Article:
The left has achieved remarkable success in the national executive elections for the lecturers’ union, UCU.
The UCU Left broad-left grouping of university and college teachers won 30 of the 68 seats on the national executive (NEC).
The left won 16 seats in the further education sector, and another 14 in the higher education sector of the union.
Our elected candidates are truly representative of the make up of our union – 17 are leading women activists.
We also won national seats allocated for black members, LGBT members, women in FE, women in HE, and members with disabilities.
Our first preference vote was particularly impressive. In the further education sector we received 64 percent, while in higher education we received 56 percent.
Our candidate, Sasha Callaghan, won the vice-presidency of the union and is now “President Elect”.
However, these results, as impressive as they are, should not blind us to the reality of the worryingly low turnout.
No more than 14 percent of the UCU membership voted in either the general secretary election or the NEC ballot.
This means some 100,000 members did not feel their vote would affect the reality of the daily battles they face at work.
Lecturers are facing redundancy threats, increasing workloads, a lack of permanent contracts. And we are fighting the increasing threat of privatisation in colleges and universities.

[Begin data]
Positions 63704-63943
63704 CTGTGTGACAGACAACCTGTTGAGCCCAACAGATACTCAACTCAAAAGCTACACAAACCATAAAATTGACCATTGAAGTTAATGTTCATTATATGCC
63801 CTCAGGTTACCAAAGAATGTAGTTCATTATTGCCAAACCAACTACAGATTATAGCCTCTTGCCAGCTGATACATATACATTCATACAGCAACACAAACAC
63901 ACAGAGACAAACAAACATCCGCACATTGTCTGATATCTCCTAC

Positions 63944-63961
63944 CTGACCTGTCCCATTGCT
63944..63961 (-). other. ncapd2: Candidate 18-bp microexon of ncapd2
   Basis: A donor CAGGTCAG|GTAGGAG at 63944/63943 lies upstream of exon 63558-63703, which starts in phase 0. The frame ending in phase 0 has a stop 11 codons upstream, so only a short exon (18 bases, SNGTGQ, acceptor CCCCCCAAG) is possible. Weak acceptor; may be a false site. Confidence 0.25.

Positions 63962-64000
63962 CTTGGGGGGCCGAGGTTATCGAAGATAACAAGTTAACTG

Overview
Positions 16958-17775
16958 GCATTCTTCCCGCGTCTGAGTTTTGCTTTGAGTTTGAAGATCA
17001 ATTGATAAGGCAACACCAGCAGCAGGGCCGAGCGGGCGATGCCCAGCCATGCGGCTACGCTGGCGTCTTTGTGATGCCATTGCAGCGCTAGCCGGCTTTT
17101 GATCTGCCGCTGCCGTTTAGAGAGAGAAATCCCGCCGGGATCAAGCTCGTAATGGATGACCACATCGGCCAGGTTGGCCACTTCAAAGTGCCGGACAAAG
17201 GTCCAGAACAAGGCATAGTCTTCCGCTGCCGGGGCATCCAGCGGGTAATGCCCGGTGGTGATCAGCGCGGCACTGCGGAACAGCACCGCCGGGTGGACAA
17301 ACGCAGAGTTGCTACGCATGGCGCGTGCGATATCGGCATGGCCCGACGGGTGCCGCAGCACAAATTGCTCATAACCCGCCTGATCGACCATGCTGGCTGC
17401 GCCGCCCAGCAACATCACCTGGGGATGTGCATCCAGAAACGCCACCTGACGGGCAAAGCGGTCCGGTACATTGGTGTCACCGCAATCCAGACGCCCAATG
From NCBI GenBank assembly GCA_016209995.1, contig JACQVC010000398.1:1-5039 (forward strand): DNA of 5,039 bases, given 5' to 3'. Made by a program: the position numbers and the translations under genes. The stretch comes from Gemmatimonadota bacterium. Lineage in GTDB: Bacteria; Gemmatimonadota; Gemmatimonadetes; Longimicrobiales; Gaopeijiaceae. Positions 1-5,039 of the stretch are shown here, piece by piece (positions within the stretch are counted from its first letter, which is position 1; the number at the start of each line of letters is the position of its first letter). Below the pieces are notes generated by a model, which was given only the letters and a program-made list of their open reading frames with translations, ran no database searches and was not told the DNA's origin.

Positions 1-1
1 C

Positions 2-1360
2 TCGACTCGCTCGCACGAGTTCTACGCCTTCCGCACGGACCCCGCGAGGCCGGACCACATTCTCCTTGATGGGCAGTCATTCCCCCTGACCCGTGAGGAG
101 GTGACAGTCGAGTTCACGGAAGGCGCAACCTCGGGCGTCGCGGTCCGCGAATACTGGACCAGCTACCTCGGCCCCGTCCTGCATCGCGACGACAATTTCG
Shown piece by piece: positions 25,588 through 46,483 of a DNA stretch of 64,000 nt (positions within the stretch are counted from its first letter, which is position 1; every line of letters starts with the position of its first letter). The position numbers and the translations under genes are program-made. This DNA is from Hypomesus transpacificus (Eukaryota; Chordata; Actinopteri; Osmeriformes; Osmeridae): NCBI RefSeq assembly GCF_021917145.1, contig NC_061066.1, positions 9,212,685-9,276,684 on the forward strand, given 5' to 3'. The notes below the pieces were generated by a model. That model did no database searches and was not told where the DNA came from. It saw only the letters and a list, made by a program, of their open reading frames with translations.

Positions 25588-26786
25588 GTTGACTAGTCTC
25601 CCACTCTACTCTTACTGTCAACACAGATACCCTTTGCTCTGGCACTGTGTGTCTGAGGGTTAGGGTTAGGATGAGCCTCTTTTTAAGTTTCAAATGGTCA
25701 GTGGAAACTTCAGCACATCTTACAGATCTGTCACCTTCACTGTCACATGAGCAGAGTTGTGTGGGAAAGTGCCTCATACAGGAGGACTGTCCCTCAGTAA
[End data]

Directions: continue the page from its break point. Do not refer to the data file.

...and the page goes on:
It has been suggested that the low turnout is solely down to the complexity of the ridiculous length of the ballot papers. This will have had some effect. However, the real cause is the disenchantment with the previous union leadership.
Last summer members in higher education fought hard to win a decent pay rise but saw the opportunity to beat the employers squandered by poor leadership. Since then management has been attempting to claw back even those modest gains.
In further education our members have had years of poor “national” pay deals that have not even been implemented by many colleges.
Today adult education is being decimated and there is a serious attack on Esol, the teaching of English as a second language.
The need to re-engage those members who feel disaffected is a crucial challenge facing UCU in general, and the new UCU Left NEC members in particular.
We have to offer an accountable and democratic leadership and give a lead in resisting attacks on education provision.
We need to make common cause with our students.
The 1,000-strong lobby of parliament earlier this month in defence of Esol included staff and students – we should repeat this on a bigger scale.
National support should also be given to local fights, such as the campaign to defend jobs and provision at Dundee university.
We need to reassert that education is a public right not a private privilege.
UCU Left will therefore work towards providing an effective and responsive campaigning leadership.
We believe that only action from rank and file members, backed by industrial action where appropriate, can reverse attacks on jobs, on conditions, and on education in general.
For the full details of elected candidates go to www.uculeft.org